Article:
Leave it to the professionals

I called Olympus Australia to express my grief over my beloved camera’s faulty focussing system. Kelly on the phone promised to have a courier pick up my camera from work and send it to Sydney for an extreme makeover. Olympus would pay for everything.

I put my camera in a brown paper package and tied it up with string. Then I slapped on a letter of complaint at the front.

My work phone rang at about 3 PM. It was Carmen from Level 7.

“Joan? Do you have a package? There’s a courier here for you.”

“Yes but I told them I’d leave it at the Concierge Desk on the Ground Floor.”

“Right. I’ll send him down.”

Five minutes later, another phone call.

“Joan, this is Melissa from Concierge. The courier refuses to take your package. He wants it boxed. And there’s no address on it.”

My mind went blank. Wasn’t Olympus meant to organise everything? Where was I going to get the box from? Why doesn’t he know the address?

“Um. I’ll get the address and come down.”

(heard in the background) “She’s coming down now…”

I grabbed my warranty card. I found a random box by the lift. I waited two minutes for the elevator to arrive on my floor. I power-walked to the Concierge desk.

Melissa and Carmen were waiting.

“He was so rude!” Melissa exclaimed.
“He could have waited,” Carmen fumed. “He said ‘I don’t have time for this,’ and left this card for you to call back.”

I was speechless. I took the card and stared mournfully at my lonely package.

“Why didn’t you get us to help you with the courier?” Carmen asked. Carmen is one of my company’s support staff. She looks after packages and couriering.

“It’s a private package,” I explained, “Not work related.”

“That’s okay. We do private packages all the time.”

“Oh no, I didn’t want to abuse…”

“Don’t worry about it! We’re here to help,” she informed me. “Give me all the details.”

Silently, I handed over my warranty card and nudged my brown paper package towards her.

She took me back to Level 7. I sat there as she efficiently bubble-wrapped my fragile camera and taped it up in a box. She rang Olympus and abused them. Having obtained their courier account number, Carmen phoned the courier to reschedule the pickup. Then she abused them too, just for good measure.

“There you go, honey. It’s all organised. They’ll come pick it up tomorrow.”

“I’m embarrassed,” I said humbly. “Thank you for doing all this for me.”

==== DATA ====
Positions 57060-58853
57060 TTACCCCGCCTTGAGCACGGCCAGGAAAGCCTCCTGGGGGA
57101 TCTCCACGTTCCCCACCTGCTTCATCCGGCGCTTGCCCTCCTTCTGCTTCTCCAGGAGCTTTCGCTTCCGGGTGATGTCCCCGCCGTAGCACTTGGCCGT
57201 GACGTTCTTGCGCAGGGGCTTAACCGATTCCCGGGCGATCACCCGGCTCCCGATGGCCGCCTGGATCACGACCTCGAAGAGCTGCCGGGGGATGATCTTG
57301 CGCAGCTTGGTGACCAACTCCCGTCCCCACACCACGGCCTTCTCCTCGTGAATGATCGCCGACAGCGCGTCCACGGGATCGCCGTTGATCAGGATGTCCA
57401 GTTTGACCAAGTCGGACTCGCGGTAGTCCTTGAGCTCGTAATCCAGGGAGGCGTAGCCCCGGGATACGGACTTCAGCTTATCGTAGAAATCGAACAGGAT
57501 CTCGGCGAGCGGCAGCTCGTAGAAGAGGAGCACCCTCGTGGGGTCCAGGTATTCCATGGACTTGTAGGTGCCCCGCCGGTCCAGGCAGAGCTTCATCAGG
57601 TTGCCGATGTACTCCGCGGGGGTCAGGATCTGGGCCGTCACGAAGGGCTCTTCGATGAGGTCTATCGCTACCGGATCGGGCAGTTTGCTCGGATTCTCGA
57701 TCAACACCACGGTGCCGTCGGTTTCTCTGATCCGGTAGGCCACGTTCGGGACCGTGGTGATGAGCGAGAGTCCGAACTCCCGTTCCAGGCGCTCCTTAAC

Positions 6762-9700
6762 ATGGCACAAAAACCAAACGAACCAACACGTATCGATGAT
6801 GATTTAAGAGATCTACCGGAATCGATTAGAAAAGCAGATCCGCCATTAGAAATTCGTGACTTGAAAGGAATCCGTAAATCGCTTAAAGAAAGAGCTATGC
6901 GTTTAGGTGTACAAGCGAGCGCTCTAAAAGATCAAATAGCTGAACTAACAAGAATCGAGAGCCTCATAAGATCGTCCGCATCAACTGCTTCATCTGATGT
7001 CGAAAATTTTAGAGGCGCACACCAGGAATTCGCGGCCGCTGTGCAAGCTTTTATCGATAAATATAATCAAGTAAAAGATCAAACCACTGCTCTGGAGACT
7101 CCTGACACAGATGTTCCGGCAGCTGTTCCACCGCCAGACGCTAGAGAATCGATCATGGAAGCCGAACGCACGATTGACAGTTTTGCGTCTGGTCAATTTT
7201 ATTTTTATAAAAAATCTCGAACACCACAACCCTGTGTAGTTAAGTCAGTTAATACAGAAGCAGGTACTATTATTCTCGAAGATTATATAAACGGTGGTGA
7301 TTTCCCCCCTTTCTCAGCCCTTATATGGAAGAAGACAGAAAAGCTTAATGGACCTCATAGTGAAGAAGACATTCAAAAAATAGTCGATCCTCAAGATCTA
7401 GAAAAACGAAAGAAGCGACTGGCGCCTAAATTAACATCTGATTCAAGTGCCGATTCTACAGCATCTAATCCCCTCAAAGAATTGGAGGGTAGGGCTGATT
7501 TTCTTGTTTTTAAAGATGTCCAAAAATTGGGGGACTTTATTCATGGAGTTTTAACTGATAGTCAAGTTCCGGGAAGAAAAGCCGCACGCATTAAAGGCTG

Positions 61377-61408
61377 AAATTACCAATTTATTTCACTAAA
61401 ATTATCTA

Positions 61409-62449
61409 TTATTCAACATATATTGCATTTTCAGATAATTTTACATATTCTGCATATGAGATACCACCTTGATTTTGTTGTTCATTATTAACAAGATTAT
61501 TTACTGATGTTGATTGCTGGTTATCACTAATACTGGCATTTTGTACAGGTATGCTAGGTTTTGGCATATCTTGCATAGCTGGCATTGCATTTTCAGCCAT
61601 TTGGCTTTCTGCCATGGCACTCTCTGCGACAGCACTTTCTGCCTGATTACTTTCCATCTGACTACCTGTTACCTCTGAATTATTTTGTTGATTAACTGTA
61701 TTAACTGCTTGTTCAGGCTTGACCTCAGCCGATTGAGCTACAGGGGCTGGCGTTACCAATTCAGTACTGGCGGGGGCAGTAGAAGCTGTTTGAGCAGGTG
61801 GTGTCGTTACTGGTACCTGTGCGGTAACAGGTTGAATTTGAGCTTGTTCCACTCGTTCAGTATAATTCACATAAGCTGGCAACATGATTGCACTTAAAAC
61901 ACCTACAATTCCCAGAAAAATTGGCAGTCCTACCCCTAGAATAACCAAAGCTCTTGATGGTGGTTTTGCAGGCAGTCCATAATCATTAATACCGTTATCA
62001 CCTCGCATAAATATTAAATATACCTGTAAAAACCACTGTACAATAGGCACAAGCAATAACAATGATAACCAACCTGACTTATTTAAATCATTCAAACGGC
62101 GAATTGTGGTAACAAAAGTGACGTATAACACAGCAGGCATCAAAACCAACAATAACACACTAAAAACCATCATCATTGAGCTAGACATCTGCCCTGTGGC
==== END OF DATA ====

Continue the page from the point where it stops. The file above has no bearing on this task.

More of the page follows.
“Tut tut, don’t worry about it. Remember, we’re here to help.”

4 comments

  1. Daniel says:

    Gee, couriers are shocking these days. You’re lucky the guy even called you. I often walk downstairs to find one of those “sorry we missed you” cards and think “how strange, I was home during the time it says on this card”.

    Yeah… what was wrong with your camera? What would have happened if you were on assignment for national geographic (to take an everyday example) in the sudan or something? Do they send couriers out there? I imagine the insurance would cost a packet.

  2. Beldar says:

    I hope the courier gets fired… I wonder how much business his company loses as a result of his rudeness?

    Carmen sounds lovely. Don’t feel guilty for making her take care of private packages, it makes sense for her to do so. From your company’s point of view, I’m sure they’d rather have a dedicated person to take care of couriers and packaging, rather than have you take time off engineering work to do so. (Just like you have dedicated people to do the formatting and printing of your reports.) Also, they can’t expect you to do all of your private jobs in your off time, since banks, the post office, etc, are all closed then, and it’s often too much of a rush to do it in lunch hour (not to mention crowded, and also the fact that you actually need to have a break from work then). Finally, despite the evil corporate image some big companies might have, internally many of them actually treat their employees like human beings, accepting that they have lives away from the company and doing as much as they can to make them comfortable and productive. You are lucky to work in such a friendly and understanding company. Make the most of it, I’m sure they’ll be happier knowing that they are catering to the needs of their employees.

  3. joanium says:

    Wow, Beldar, you make people sound nice :)

    Daniel, Vera, my camera’s focus (auto and manual) stops working every now and then. It used to never happen. Then it stopped working one in four times I turned it on. Then it was one in two. Now it’s three in four times.

    At the beginning, I thought there was something wrong with me — I’m a newbie photographer. I was probably doing someething obviously wrong (Was the aperture waaaay too small so there wasn’t enough light? Was the ISO setting too low?). But I’m not a newbie photographer anymore. I know what every single button and setting on my camera does. I know there is no button that turns the focus off.

    So now I feel confident in explaining my problem and asking for a solution.

    (I still feel like a pest though.)

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